Review: ‘Bright Colors and Bold Patterns’ at Studio Theatre

Gerry is mad. Furious even. And who can blame him? He’s all set for the wedding of the … well … summer. He’s driven out the I10 from Los Angeles to Palm Springs and the expensively tasteful invitation states: “Please refrain from wearing bright colors or bold patterns.” 

Jeff Hiller in 'Bright Colors and Bold Patterns.' Photo by C. Stanley Photography.
Jeff Hiller in ‘Bright Colors and Bold Patterns.’ Photo by C. Stanley Photography.

The gall! Someone wants to reign in loquacious Gerry’s outré wardrobe. He’s in a huff about it. But he just tut-tuts and snaps. He’ll have none of it. At least not without having his say, and then some.

So begins Drew Droege’s one-man gab-fest about all things gay, and gay. There are plenty of catty remarks about taupe wardrobe choices, juicy gossip, juicier reminiscences about living with old boyfriends in a Washington Heights walkup, and endless references to ‘90s television and pop culture icons, from Dana Delaney to “Steel Magnolias,” “Murder She Wrote,” and Olympia Dukakis. But Gerry doesn’t just go on about the past, he’s totally up on Coachella fashion, and new bands like The 1975 and Portugal. The Man – and, yes, that second band does put a period in its title. “Ugh,” says Gerry.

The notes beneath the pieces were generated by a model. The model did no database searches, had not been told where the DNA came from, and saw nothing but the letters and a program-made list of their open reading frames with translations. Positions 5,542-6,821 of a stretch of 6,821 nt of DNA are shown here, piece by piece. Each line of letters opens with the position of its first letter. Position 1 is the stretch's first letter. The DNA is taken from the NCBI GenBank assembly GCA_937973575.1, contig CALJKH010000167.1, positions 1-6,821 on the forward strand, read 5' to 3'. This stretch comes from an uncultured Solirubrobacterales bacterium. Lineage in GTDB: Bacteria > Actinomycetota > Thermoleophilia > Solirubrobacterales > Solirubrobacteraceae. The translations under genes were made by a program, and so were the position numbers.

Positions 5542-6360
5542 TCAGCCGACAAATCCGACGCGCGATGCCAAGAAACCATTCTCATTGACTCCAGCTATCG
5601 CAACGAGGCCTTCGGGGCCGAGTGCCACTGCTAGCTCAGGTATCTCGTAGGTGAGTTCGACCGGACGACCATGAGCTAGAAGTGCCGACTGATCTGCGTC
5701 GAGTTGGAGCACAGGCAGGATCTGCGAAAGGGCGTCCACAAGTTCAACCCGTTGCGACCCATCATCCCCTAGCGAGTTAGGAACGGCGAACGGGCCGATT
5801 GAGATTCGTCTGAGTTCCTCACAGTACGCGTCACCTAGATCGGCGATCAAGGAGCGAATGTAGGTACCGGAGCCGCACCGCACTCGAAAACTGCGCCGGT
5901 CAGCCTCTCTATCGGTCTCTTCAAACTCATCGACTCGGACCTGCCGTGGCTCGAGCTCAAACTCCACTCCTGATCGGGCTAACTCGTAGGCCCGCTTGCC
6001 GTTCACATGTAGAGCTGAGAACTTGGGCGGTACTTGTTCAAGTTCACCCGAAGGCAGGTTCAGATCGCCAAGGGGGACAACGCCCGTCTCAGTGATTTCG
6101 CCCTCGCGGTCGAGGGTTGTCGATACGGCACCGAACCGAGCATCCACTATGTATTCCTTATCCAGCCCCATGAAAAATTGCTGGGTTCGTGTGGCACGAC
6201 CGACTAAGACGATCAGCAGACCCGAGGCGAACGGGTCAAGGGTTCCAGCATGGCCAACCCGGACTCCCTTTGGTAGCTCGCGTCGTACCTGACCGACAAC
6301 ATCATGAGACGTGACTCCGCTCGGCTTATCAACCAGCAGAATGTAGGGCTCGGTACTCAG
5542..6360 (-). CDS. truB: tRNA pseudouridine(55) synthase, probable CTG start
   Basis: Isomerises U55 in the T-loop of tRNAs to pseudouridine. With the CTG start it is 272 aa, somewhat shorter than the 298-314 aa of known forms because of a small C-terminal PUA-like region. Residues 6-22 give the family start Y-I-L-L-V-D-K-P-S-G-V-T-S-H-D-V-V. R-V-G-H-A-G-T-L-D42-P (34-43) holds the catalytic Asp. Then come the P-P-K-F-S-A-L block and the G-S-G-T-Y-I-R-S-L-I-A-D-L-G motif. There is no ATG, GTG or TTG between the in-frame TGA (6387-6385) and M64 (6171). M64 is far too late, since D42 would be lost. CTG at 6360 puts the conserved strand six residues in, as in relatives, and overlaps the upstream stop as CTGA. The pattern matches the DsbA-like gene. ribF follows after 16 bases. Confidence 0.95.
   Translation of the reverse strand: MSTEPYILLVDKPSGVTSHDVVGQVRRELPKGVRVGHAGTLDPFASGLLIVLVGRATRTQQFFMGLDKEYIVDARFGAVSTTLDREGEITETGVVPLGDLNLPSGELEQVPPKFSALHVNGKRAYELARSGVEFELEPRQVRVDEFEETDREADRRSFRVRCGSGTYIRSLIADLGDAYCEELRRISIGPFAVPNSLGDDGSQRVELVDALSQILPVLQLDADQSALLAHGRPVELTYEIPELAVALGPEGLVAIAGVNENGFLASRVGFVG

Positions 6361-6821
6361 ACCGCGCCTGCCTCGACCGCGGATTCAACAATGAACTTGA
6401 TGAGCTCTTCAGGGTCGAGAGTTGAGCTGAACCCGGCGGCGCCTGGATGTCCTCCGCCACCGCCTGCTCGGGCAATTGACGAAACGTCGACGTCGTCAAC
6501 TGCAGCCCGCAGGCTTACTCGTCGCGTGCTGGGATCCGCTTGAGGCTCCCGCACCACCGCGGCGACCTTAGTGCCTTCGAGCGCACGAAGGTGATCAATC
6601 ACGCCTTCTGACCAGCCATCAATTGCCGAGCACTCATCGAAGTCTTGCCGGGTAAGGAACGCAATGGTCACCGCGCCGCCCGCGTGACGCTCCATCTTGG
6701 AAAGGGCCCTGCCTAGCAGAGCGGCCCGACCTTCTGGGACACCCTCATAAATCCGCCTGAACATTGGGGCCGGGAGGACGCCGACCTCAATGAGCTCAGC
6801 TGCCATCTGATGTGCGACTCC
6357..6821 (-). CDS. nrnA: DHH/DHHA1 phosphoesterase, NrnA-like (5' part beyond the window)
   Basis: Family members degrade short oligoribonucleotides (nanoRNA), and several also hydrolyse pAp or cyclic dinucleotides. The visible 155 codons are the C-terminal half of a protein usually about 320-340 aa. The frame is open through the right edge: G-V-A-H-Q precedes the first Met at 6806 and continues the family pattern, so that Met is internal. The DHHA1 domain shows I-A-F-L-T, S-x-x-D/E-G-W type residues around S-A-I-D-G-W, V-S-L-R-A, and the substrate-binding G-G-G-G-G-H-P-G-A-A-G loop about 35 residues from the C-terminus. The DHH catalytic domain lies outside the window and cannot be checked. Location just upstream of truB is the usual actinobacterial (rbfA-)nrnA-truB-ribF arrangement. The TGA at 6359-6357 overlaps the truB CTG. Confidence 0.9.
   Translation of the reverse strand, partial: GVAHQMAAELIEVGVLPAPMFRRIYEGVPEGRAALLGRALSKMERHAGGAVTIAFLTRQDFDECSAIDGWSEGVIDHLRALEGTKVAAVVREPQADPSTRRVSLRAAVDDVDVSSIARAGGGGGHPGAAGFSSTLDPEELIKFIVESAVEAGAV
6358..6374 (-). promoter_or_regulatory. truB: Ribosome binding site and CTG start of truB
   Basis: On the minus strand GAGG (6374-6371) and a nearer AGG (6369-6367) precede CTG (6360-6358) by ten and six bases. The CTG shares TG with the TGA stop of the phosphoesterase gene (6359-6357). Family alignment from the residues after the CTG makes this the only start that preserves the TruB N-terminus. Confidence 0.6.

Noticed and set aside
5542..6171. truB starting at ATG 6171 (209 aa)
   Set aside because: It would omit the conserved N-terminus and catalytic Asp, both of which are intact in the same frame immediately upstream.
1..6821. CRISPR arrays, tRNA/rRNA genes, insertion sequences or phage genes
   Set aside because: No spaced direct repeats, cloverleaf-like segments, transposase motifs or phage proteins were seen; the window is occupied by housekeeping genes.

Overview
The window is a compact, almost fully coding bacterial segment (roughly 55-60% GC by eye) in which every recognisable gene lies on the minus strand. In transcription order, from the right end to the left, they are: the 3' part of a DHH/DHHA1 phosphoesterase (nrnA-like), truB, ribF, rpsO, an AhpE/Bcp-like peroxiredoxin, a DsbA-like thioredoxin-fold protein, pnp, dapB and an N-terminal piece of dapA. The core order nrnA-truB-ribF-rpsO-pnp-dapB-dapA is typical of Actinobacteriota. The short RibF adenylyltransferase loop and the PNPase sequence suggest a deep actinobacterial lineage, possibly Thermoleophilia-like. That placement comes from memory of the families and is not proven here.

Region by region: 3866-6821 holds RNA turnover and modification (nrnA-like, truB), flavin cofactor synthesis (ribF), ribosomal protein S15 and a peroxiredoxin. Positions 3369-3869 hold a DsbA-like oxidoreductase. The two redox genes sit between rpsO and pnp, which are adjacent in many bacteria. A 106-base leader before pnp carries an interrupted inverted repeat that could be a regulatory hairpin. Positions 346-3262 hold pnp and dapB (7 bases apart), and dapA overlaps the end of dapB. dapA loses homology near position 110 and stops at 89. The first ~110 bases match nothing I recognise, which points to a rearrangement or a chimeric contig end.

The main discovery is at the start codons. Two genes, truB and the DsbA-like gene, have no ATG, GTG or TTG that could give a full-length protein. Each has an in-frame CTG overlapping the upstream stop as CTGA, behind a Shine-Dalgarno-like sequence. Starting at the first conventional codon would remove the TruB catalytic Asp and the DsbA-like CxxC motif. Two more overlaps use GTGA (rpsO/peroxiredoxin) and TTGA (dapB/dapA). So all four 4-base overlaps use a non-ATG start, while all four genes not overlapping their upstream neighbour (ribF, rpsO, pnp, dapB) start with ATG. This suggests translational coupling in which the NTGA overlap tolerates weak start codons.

Bright Colors and Bold Patterns is a summery show with designer Dara Wishingrad’s breezy poolside setting, with white deck furniture with bright turquoise and pink pillow highlights, a well-stocked bar, and that unseen pool, just about where the audience sits at small cabaret tables in the Milton Theatre. The production, directed by popular “Ugly Betty” actor Michael Urie – who’s no stranger to DC stages – feels like a summer weekend in Rehoboth, but bitchier on gossipy steroids. As Gerry, actor Jeff Hiller is all-in for this solo show. He is a textbook drama queen – with a capital D and Q, chattering to his unseen companions (Mac, Dwayne, and Neil) for what seems like hours. Though the show runs for just 80 minutes, Gerry runs at about 80 mph.

As Gerry, Hiller relishes the flamboyant, high-strung and successively drunker and more stoned character he plays. We first meet Gerry as he enters the swanky poolside setting sipping a Corona Lite. Later he dips into a few margaritas and is soon stooped over snorting coke with ecstatic glee. His fever dream of a night of debauchery tones down considerably when his two buddies take off, leaving him alone to converse with Mac, who is so young he never even saw Dana Delaney in “China Beach.” What a tragedy!

Yet Hiller lays bare some shadings that make Gerry more interesting than a limp-wristed, catty drama queen. We learn about how he struggled with the realization that as a child growing up in Georgia he felt exceedingly different, and not in a way that he could fix. And, now, as an adult, he still feels like an outsider – lonely and unloved. And while he doesn’t question or begrudge those who choose it, gay marriage? It’s not for him.

Jeff Hiller in 'Bright Colors and Bold Patterns.' Photo by C. Stanley Photography.